Lunch and dinner are on your own today, and you have the afternoon at leisure to make your own discoveries. You could spend more time at the cathedral and go inside to view its many interior paintings and sculptures, as well as its collections of colonial art and religious relics. Head for the San Blas neighborhood to see more of Cuzco's historic architecture and the shops of artisans along picturesque hilly, narrow lanes. Or take in the city's Inca Museum (Museo Inka), which is housed in a colonial mansion and known for its collection of Inca mummies.
Day 9: Discover Izcuchaca, A Day in the Life of Chinchero village
This morning, we begin a day filled with Peruvian cultural discoveries as we journey to Izcuchaca, a small village in the Anta Province of Cuzco, where we'll visit a local market and uncover the region's rich history. Although the village features a pottery center and several humble hot springs, it is best known for its historic stone bridge. According to legend, Incan ruler Huáscar defended the bridge against his brother (and opponent), Atahualpa, during the Inca Civil War. As the brothers fought for control of the Inca Empire, they were unaware that their greatest threat was yet to come: the Spanish conquistadors.
Then, we travel to the mountain weaving village of Chinchero, which—at an elevation of 12,500 feet—is a literal high point of our exploration of the Sacred Valley, and provides excellent views of the surrounding mountains. Chinchero was also the site of a 16th-century Inca emperor's estate, as well as a resting place on the Inca Royal Road. While there, we'll enjoy A Day in the Life of the Chinchero community, beginning with a spirited encounter with some of the children at a local elementary school (when in session) that is supported in part by donations from Grand Circle Foundation. The children welcome us warmly with a presentation on Peru's culture—including traditional songs and dances—which is followed by a discussion with their teachers and families and some free time with the children one-on-one. Many travelers find this chance to meet the children of Peru to be the emotional high point of their adventure as well. Please note: Today's school visit may occur on an alternate day to accommodate weekends or holidays.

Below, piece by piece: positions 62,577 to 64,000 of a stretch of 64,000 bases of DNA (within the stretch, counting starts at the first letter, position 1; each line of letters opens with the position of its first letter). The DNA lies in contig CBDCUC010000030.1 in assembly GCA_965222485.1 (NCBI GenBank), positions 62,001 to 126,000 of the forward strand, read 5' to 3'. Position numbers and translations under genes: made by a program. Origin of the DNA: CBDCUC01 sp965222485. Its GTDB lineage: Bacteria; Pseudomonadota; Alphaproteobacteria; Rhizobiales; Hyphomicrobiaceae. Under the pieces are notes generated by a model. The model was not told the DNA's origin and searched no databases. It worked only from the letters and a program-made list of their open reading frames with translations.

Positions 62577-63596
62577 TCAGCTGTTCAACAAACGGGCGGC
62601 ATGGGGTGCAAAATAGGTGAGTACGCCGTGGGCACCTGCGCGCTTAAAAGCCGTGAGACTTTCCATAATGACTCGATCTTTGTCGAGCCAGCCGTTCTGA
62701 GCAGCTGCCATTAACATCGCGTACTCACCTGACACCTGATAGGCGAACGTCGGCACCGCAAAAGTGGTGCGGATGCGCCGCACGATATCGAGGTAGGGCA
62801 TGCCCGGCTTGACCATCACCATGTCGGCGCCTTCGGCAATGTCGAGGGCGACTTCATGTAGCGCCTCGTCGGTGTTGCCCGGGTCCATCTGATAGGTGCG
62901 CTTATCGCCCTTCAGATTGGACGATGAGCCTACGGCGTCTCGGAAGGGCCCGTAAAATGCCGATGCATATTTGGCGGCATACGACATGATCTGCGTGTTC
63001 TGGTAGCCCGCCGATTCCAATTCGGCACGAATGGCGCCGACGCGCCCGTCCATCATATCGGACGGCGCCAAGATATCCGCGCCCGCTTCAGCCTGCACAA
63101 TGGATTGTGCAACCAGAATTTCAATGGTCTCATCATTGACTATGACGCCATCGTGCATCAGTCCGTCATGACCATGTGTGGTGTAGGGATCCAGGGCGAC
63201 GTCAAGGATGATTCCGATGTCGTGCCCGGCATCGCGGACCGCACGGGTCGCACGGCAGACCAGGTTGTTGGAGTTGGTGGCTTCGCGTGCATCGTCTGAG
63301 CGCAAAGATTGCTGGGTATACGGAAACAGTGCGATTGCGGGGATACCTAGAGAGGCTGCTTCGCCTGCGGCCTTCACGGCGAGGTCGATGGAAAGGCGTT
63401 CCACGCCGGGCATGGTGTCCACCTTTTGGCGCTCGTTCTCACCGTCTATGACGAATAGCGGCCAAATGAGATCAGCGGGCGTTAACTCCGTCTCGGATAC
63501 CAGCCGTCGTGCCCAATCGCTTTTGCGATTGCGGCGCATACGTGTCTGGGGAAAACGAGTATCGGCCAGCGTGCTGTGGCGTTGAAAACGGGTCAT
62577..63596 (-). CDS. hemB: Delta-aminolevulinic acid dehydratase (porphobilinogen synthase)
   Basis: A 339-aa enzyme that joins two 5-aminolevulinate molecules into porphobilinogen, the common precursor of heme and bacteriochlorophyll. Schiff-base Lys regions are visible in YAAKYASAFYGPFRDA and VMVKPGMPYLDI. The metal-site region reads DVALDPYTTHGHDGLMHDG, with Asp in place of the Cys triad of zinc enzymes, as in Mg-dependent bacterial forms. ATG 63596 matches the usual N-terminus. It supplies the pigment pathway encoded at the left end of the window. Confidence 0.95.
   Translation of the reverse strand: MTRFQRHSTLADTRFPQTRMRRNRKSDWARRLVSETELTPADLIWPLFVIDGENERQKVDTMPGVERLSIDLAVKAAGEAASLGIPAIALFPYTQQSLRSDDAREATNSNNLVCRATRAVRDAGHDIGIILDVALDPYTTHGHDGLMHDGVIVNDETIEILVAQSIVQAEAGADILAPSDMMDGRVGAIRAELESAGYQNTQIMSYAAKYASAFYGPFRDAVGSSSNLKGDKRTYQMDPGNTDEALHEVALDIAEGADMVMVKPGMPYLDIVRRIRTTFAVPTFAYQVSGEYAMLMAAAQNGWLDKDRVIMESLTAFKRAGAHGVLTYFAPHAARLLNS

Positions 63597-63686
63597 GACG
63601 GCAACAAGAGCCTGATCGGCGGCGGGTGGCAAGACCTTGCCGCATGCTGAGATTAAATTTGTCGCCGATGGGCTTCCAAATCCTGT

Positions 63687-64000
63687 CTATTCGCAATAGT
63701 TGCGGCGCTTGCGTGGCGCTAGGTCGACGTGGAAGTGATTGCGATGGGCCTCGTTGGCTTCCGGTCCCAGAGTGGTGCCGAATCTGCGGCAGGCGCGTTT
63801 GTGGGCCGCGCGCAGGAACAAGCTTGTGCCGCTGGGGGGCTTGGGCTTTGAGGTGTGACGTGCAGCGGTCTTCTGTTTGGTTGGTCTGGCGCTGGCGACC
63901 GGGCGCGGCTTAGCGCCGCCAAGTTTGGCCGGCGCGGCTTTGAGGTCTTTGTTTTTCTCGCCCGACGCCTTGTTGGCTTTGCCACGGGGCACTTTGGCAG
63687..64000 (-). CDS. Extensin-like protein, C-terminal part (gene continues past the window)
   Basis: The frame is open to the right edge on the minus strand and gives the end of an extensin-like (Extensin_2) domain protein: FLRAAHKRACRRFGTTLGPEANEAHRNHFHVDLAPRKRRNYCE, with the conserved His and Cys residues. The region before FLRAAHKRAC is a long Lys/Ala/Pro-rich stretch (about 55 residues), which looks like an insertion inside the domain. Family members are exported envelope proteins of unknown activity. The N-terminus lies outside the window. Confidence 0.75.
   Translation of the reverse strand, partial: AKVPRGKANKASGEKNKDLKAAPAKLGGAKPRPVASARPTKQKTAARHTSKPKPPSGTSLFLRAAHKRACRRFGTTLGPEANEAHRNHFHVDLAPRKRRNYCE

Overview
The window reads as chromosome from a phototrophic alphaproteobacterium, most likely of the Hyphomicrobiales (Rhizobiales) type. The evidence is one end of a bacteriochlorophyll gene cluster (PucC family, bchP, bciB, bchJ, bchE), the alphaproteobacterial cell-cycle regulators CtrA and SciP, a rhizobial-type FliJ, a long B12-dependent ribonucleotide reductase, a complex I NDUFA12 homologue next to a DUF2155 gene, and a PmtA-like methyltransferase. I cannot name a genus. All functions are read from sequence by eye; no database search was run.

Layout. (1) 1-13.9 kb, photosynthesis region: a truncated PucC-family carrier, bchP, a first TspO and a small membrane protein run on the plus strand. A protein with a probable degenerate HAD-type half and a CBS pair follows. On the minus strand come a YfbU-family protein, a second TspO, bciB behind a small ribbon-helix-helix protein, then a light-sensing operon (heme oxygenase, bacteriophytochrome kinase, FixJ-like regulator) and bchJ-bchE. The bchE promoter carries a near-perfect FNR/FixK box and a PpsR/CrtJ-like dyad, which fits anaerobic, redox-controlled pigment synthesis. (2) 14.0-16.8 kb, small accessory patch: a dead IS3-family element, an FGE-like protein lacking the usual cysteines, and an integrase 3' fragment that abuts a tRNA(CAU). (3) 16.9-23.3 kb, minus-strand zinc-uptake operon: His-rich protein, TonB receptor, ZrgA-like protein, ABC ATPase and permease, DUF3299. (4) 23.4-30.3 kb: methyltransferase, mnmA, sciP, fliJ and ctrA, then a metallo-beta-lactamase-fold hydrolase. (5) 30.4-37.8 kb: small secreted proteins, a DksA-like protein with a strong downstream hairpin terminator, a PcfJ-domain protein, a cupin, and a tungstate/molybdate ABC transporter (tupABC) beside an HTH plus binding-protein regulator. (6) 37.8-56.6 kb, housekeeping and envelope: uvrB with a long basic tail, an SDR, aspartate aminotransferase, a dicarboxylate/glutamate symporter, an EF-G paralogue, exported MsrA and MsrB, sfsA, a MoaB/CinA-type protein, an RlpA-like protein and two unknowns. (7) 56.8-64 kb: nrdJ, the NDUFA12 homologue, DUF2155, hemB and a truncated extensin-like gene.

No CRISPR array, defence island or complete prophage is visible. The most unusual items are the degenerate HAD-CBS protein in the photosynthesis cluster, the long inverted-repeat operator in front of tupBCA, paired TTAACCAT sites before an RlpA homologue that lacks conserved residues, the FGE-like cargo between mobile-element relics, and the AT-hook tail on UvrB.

From the schoolhouse, we travel to the center of Chinchero, where we'll enjoy a walking tour of the community and visit a weaving cooperative. Here we observe a demonstration of making traditional textiles, and learn how Peru's weavers create complex patterns in colorful cloth as their ancestors have for centuries. We have lunch with the community in Chinchero—our Trip Leader will help us converse with the local people, providing another excellent opportunity to learn about daily life in Peru—before we return to Cuzco. Dinner is on your own this evening.
Day 10: Discover Oropesa, Tipon, Sacsayhuaman & Kenko
After breakfast, we explore the valley south of Cuzco, beginning in Oropesa. This small town is known for special bread called pan chuta, made in loaves as big as a wheel and traditionally offered as a gift to the host when visiting a home in the Cuzco area. After we visit a bakery and enjoy samples, we continue on to Tipon, the site of ancient Inca waterworks. The maze of irrigation channels and ritual baths here is a marvel of ancient engineering—water continues to flow in them, 500 years after their construction.